Lawmakers support new Hampton Roads transportation commission

RICHMOND – A key House committee advanced two bills Tuesday that could overhaul transportation spending in Hampton Roads and across the state.

House Bill 1253 would create a new commission with the power to borrow money and implement tolls in Hampton Roads.

Gov. Terry McAuliffe’s administration says the change would inject more local control into toll deals and avoid agreements like the one that led to the tolls on the Downtown and Midtown tunnels between Portsmouth and Norfolk.

That deal, negotiated by the state, drew heavy criticism, and McAuliffe announced a shift earlier this year to lower the new tolls at the tunnels. The tolls went into effect Feb. 1.

The 21-member body would be made up of the top elected officials from each of the 14 cities and counties in the region, plus two members of the House of Delegates, one senator and four designees from various state transportation entities, including the Commonwealth Transportation Board and the Virginia Port Authority.

It could hire staff, and decisions would generally require at least a two-thirds vote of the elected officials present at any given meeting.

“It creates a decision-making process run entirely by local and state elected officials,” said Dwight Farmer, director of the Hampton Roads Transportation Planning Organization, which puts together local transportation priorities now.

The HRTPO would continue to have planning responsibilities, but the commission would have planning duties, too. It’s unclear from the bill where one’s duties end and the other’s begin, but the commission would be able to impose tolls and borrow money to speed projects up, which the HRTPO cannot do.

The other bill, House Bill 2, also has backing from the McAuliffe administration and top GOP leaders in the House. It proposes new selection criteria for transportation projects across the state.

The idea is to assign scores to projects on several factors: easing congestion, improving safety, promoting economic development and improving accessibility or environmental quality. Hampton Roads already does something similar, but this would be a new statewide requirement, according to Del. Chris Stolle, R-Virginia Beach, the bill sponsor.

Local leaders would have input on which factors were most important, but the bill would require easing congestion to take the top spot in Hampton Roads.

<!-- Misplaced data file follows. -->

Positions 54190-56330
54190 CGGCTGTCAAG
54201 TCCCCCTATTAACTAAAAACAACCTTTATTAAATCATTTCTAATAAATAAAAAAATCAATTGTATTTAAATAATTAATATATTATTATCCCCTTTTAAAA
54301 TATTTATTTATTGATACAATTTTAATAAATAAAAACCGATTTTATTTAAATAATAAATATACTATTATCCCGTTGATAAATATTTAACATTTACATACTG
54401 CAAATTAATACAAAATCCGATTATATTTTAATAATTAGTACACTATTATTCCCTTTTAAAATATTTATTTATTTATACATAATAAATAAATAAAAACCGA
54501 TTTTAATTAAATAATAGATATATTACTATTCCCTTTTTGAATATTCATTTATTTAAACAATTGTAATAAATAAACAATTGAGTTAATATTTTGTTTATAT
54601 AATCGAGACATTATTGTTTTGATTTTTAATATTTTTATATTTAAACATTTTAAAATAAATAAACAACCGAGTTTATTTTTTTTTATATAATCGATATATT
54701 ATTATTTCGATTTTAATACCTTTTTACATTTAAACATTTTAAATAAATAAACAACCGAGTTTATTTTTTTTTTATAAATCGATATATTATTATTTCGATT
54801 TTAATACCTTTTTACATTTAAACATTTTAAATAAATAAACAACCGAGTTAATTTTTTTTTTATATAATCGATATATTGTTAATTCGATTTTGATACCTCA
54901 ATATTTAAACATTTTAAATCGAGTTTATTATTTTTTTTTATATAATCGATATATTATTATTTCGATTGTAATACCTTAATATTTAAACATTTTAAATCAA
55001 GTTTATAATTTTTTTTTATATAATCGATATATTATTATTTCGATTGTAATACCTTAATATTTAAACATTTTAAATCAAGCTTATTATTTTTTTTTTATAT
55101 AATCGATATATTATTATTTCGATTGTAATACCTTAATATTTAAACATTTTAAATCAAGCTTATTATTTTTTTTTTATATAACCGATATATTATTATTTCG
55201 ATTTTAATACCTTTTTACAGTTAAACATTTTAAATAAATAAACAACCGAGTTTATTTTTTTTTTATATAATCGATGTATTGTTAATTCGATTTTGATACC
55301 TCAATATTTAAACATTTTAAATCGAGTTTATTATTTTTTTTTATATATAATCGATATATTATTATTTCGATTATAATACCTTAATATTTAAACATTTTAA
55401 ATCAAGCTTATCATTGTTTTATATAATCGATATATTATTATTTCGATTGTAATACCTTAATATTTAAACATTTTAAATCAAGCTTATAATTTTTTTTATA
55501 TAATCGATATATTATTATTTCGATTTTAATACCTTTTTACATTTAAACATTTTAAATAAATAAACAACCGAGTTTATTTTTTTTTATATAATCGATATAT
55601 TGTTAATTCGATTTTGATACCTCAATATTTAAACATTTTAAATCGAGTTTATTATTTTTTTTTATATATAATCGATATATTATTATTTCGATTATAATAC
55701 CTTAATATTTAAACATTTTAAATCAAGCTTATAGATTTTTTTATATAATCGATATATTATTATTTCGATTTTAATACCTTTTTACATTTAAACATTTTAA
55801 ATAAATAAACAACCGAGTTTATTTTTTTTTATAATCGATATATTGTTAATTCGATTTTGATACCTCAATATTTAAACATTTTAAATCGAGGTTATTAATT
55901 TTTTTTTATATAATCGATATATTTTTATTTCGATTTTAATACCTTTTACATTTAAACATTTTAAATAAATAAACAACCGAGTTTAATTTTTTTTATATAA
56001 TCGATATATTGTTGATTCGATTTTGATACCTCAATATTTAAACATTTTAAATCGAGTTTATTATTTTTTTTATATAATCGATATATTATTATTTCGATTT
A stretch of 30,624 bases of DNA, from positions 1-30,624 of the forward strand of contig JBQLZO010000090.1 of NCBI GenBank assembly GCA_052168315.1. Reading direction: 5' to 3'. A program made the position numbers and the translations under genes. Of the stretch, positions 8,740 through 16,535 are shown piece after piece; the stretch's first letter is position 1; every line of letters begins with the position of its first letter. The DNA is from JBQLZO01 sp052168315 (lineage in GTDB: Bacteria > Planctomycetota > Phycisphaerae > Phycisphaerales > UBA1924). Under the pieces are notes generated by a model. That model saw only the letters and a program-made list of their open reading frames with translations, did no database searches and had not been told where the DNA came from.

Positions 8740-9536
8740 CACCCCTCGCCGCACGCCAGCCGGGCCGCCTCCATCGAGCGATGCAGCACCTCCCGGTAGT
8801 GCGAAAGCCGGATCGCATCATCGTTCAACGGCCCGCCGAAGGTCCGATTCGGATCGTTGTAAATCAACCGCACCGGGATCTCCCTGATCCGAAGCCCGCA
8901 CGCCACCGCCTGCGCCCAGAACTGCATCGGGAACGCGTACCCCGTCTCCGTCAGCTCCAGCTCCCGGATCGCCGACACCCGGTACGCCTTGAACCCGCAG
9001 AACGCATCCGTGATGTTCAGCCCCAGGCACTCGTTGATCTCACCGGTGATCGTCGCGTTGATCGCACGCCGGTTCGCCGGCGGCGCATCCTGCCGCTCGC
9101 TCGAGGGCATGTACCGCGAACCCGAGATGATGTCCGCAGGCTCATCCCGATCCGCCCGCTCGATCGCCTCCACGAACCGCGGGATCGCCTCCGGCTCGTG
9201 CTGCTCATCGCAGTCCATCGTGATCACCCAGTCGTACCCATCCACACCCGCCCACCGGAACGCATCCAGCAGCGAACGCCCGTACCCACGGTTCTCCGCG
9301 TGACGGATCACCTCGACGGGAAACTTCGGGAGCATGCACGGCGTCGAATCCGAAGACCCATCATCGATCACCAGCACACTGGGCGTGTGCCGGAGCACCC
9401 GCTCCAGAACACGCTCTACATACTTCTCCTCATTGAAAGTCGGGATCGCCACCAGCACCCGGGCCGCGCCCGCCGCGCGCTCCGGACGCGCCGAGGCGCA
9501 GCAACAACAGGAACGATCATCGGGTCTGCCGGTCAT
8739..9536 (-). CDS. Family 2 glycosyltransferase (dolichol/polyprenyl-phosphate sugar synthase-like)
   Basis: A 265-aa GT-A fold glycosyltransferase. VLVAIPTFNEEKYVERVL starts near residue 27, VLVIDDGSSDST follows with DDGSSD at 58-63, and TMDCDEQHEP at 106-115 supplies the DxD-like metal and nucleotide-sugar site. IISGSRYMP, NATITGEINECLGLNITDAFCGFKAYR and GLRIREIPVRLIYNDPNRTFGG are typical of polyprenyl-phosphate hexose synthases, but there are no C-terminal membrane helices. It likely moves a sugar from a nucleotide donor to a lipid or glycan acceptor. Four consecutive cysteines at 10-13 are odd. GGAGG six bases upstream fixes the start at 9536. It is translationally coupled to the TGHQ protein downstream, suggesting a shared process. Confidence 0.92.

Overall, Stolle said he wants the state to do a better job of explaining how and why it chooses to fund some projects but not others. He envisions a website that would list projects and give their scores for the various weighting factors.

“I think there’s a concern that the money’s not being spent wisely and we want to make sure that there’s a reproducible process that we can show the citizen,” he said.

The process should give the state more bang for its buck, according to the Virginia Department of Transportation.

Farmer, the local transportation planning director, said he agrees with that assessment.

The fine print is complex, though, and transportation policy analysts are still sorting through some it.

“You still have to apply this criteria,” said Trip Pollard, an attorney who focuses on transportation for the Southern Environmental Law Center. “Someone has to decide how many points do you get for (U.S. Route) 460? How many do you deduct for destroying 400 acres of wetlands?”

The House Transportation Committee voted unanimously for the bill Tuesday without asking a single question, despite Chairman Thomas Rust, R-Herndon, noting the bill’s size, importance and complexity, then inviting members to debate the bill.

Peninsula committee members Mamye BaCote, D-Newport News, Jeion Ward, D-Hampton, and David Yancey, R-Newport News, voted for the bill.

The local vote count was the same for House Bill 1253, which passed the committee easily.

Both bills head now to the House floor.

Correction: This article has been edited to note that Del. David Yancey, R-Newport News, voted for house bills 2 and 1253, as opposed to not voting. Yancey was out of the room during the votes, but logged his votes with the committee clerk, according to his office.

 Published February 4, 2014 in The Daily Press